A Libyan MiG-23
Libya Dawn, a Tripoli-based Islamist group claims to have operational MiG-23s. Wikipedia

Four years after the fall of Moammar Gadhafi’s dictatorship, his air force continues to operate -- or at least so do some of the Soviet-made warplanes supplied to Libya in the 1970s and 1980s, now flying for one of the rebel groups vying in the country's civil war.

The Tripoli-based Islamist militia Libya Dawn said it carried out multiple air strikes in December against government infrastructure, and claimed Tuesday that it had repurposed “two or three” Cold War-era MiG-23 fighter jets, using them to hit an airstrip in Zintan, a town in the east of Libya.

But that's a far cry from an actual air force. Even in the heyday of Libya's Soviet-supplied military, Gadhafi's air force was a relatively large but inefficient entity, and the rebels who inherited some of its planes may not be able to do much with them.

Soviet weapons expert Steve Zaloga, a military historian and senior analysts at the Teal Group, an aerospace and defense analysis firm based in Virginia, said that while it’s not impossible to make the aircraft functional, it would be determined by a number of hard-to-gauge factors.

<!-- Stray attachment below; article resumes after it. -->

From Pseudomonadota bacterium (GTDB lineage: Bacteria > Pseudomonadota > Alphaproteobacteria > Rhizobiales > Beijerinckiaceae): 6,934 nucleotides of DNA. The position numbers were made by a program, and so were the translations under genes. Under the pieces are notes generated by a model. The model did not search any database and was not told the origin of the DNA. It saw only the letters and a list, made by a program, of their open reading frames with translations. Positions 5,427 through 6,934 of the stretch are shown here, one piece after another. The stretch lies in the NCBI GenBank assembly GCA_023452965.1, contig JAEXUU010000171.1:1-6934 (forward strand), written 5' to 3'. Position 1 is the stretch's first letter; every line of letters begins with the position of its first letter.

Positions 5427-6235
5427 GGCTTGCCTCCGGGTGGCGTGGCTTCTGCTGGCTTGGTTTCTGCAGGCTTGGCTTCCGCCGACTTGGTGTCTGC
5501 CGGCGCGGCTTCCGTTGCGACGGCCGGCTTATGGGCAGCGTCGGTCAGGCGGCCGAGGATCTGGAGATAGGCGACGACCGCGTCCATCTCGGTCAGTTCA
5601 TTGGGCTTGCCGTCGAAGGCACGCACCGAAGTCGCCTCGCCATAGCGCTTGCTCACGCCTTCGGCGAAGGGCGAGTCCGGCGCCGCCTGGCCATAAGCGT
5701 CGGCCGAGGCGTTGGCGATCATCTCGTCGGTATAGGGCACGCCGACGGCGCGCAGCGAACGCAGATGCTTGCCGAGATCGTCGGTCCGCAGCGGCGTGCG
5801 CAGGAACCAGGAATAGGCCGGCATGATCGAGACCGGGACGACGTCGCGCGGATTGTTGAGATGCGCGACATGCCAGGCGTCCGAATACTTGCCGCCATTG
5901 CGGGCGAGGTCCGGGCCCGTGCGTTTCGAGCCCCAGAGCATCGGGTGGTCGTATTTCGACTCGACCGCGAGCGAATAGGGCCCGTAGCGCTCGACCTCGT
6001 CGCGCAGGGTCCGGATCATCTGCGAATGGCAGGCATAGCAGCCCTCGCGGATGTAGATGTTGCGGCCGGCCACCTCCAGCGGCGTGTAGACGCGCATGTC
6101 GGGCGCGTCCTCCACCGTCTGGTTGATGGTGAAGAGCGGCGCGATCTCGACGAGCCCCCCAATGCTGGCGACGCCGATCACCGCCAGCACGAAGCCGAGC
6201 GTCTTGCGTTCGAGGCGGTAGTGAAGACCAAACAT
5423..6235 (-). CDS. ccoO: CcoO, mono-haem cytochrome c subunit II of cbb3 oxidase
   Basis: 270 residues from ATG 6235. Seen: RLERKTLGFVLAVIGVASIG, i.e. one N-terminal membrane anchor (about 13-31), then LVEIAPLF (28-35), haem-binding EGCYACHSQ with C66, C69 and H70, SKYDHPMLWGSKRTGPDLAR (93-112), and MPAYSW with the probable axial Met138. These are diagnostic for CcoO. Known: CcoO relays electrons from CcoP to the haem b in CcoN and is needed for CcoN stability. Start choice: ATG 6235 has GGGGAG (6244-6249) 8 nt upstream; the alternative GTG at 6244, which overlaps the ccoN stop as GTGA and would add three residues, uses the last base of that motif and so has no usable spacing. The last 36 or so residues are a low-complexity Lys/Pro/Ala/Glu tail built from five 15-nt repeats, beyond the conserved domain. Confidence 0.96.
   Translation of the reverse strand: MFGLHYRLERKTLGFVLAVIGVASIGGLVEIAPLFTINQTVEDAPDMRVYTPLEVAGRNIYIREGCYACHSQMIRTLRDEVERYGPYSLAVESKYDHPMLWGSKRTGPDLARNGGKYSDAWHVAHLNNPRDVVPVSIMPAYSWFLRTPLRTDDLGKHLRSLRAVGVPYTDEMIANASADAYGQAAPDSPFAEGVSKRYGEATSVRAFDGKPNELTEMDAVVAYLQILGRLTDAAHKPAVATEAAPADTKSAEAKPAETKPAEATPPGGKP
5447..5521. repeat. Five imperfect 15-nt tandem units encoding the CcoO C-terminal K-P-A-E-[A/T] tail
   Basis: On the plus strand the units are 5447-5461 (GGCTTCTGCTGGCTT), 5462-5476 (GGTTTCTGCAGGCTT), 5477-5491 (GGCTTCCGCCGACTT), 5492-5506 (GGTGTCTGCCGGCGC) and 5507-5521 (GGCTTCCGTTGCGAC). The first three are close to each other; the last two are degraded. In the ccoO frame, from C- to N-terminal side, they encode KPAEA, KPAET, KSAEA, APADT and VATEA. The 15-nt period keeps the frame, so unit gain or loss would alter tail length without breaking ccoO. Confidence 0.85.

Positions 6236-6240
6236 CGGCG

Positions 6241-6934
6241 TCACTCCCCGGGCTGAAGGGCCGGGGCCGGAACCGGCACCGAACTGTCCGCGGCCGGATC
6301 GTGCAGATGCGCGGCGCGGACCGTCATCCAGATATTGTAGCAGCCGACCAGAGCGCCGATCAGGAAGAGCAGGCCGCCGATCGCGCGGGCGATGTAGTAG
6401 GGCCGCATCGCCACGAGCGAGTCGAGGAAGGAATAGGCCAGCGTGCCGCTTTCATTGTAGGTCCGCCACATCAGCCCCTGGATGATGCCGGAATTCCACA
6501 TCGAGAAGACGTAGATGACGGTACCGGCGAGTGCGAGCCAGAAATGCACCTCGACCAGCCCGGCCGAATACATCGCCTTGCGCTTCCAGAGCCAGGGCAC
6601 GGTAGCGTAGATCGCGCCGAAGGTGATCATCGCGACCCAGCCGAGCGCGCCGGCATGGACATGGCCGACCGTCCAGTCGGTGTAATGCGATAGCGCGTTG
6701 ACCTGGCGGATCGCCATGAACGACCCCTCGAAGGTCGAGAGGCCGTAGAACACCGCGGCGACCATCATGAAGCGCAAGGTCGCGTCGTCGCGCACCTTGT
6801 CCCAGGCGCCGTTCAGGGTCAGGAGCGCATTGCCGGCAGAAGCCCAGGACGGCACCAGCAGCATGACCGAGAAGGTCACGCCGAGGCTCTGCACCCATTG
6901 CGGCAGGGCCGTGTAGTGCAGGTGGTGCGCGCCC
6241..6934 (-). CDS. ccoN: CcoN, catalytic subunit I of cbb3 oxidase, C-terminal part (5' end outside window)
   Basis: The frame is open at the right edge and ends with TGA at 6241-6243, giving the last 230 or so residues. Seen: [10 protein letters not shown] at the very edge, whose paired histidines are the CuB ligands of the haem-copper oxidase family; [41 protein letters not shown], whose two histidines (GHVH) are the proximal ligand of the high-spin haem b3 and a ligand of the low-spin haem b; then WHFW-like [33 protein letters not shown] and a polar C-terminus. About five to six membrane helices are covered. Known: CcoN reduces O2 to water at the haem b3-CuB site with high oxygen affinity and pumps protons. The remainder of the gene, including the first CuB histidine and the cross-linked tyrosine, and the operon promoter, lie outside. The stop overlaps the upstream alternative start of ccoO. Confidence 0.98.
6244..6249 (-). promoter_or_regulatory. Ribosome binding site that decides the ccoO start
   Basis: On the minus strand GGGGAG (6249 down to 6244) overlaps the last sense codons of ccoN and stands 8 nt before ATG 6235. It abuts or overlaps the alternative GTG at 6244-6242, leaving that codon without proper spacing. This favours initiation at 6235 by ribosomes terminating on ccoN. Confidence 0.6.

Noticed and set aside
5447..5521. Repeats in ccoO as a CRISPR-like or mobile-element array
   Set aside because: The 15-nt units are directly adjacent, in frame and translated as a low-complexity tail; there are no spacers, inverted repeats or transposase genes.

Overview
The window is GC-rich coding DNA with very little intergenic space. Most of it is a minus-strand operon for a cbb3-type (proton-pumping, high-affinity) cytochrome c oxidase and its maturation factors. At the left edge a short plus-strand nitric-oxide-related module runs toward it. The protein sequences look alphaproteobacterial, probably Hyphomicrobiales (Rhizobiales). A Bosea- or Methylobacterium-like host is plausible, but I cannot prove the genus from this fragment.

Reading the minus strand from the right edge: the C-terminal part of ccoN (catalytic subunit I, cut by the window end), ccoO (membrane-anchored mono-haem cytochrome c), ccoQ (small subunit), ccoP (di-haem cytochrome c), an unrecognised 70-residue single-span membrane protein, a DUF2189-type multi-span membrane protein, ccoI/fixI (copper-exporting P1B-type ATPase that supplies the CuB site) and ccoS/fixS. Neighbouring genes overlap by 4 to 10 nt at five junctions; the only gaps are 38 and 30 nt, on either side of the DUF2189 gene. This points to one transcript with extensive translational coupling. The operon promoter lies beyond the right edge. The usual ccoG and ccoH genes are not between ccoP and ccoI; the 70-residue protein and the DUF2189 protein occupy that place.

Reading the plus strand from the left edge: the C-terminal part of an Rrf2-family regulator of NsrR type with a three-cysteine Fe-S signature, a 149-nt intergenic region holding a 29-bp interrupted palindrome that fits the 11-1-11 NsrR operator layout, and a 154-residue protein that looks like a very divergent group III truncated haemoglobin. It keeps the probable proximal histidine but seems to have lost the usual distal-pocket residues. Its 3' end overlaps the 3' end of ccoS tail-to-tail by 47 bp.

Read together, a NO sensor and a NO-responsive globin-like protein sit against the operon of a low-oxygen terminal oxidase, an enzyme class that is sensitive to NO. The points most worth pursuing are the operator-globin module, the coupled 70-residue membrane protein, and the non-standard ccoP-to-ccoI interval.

“The state of the aircraft really depends on when the last time they were sent back to Russia for maintenance,” said Zaloga. “It’s a sophisticated aircraft to fly so they’d need pilots with experience and ground crews to maintain them. And it really rests on what spare parts they have and how many flight hours each aircraft has.”

Russia did sell some missile systems to Gadhafi in the months leading up to the end of the regime in 2011, and could have done some maintenance on the MiGs at the time, Zaloga said, but the general state of disarray in Libya in recent years would have made it more difficult to keep the 30-plus year old MiGs maintained and functional. It's far from clear how Libya Dawn could realistically operate an effective fighting aircraft that is able to carry and fire weapons, Zaloga said.

With ISIS expanding in Libya, there is also the possibility that the planes may fall in the hands of the Islamic State group's Libyan arm, but even ISIS would not be able to use them successfully. Egypt has been conducting airstrikes over Libya in retaliation for the beheading of 21 Egyptians by ISIS, and its modern air force, trained and equipped with F-16s by the United States, would easily wipe out any Libyan warplanes that might try to challenge it.

For now, the rebels could “get a few missions in and then aircraft would probably no longer function without parts and quality maintainers,” said Zaloga, adding that arming the aircraft would come with a totally separate set of difficulties. “The Russians did manufacture some air-to-surface missiles, but those things are probably age-expired by now," he said. And any weapons fired succesfully would be a far cry from the precision strikes delivered by Egyptian, and Western, warplanes: “If anything, they are probably delivering old unguided rockets along with unguided ... bombs purchased years ago, as long as they were careful with the fuses.”